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The APS system allows a tool free preload adjustment. Just turn it with your hand until it takes up any space between the non-drive crank arm and the bottom bracket.

They Didn't Break Under Me

I have broken some bike parts in my day; both ends of a Santa Cruz Bullit, the steerer of a Marzocchi Bomber Z1, a handlebar, lots of wheels etc. But I used to be heavier and I spent much more time doing 6 foot drops to flat as well. At my current 162 lbs, I haven't smashed anything of note for some time, aside from an XTR trail pedal spindle from the previous generation that was prone to that fate. I have confidence in this crankset, as does E13 who provides a 5-year warranty, but I can't give pertinent data to the clydesdales out there.

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I may not have been on these cranks when this shot was taken, but I can say it's an accurate example of riding I've done on them. Photo - AJ Barlas

Can you put a Price on Beauty?

These are really nice looking cranks. They balance smooth and angular perfectly and I particularly like the perfectly flat inward facing surface. There is a combination of matte and glossy surfaces, thanks to a protective plastic wrap on wear areas, and the branding is clean and relatively understated. My favourite element may be the 7 spoke 32 tooth chainring, which gives the impression of turbine-like efficiency.

It would be silly to pretend our bikes are utilitarian. Most of us like fine workmanship, machining and design, and it can enhance our experience. That is certainly part of the allure for me, because I don't think saving 150 grams is going to make much difference in my performance. And I wouldn't know anyway because I don't do Strava and I no longer race. But if there's a chance it could help me keep up with my buddies on a climb, or pass them with an efficiently executed on the way down, I'm all for it.

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These are good looking cranks. And aesthetics have recently been proven to lower your Strava times.

Intended Use

I've been cheating a little lately by selecting test product, particularly wheels and tires, that are intended for trail use. Much of the riding I do would fall into the DH category but I feel it's my duty to push products a little farther. Neither the speed or aggressiveness of my riding has endangered any test parts recently and I'm not heavy enough to put them in peril either. Which means testing DH, 'enduro(!)' or even all mountain rated parts don't make much sense. Trail rated parts are right in my sweet spot. They are a little lighter, a little weaker presumably, and I hope to eventually break some stuff for your viewing pleasure.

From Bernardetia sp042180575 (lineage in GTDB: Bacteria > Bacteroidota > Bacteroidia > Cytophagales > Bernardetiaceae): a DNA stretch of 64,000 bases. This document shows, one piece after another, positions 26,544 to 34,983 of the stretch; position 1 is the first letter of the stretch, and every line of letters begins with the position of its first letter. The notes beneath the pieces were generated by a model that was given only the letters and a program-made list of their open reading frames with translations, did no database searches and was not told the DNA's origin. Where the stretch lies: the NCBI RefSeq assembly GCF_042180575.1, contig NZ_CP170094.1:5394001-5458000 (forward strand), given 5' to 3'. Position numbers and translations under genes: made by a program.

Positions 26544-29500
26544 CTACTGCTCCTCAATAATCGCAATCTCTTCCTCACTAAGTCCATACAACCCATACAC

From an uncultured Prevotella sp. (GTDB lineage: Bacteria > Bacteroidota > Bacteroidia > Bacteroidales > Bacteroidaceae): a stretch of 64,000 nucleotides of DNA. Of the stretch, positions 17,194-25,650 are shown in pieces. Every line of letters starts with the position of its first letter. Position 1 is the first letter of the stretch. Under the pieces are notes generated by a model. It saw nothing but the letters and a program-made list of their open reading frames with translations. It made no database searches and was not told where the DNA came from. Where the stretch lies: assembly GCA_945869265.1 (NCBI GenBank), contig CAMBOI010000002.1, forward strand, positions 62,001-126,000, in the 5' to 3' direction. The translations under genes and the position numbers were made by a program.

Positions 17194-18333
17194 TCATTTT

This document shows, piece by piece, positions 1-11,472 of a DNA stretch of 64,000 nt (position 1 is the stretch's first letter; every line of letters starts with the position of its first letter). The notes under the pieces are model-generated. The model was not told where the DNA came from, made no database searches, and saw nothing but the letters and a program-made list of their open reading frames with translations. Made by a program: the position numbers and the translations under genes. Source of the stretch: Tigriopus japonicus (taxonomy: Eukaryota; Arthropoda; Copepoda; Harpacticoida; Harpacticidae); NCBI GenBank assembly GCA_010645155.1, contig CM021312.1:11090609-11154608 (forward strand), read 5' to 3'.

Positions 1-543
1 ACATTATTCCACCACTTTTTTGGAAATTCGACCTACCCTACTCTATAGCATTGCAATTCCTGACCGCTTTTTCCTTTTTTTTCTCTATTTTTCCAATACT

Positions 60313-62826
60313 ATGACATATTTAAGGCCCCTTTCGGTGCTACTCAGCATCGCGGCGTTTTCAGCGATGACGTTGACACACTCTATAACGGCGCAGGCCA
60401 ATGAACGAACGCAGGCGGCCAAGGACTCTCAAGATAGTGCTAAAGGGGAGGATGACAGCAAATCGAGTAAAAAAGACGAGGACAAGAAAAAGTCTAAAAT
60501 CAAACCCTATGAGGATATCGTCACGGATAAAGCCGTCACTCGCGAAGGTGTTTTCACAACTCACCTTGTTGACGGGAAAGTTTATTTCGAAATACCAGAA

What I am getting at is, if you are very fast, aggressive or heavy and you ride burly trails, case 30 foot gaps and generally mash parts, I'd step up to the LG1 version. They are only a claimed 36 grams heavier than the TRSr version* at 459 grams and they cost exactly the same - 399 USD without BB.* If you ride with the stealth of a wood elf and you are of similar stature, by all means grab the TRSr, but the dwarves and certainly the Orcs among you should pick LG1.

*claimed weight for the TRSr is 425 grams while my set measured 444 without boots

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The Gen 4 LG1 crankset shares many features of the TRSr and it's only 36 grams heavier - about the weight of a standard 60w bulb. And it's part of the Aaron Gwin collection so you are bound to get faster.

Crank It Up

I have now used the E13 chainring on both SRAM and Shimano chains without any noticeable loss in efficiency or function and no increase in noise or vibration. Based on a few months use these are certainly a worthy option to consider vs. the big two and they stack up well against other boutique options as well. Overall you can call me a fan.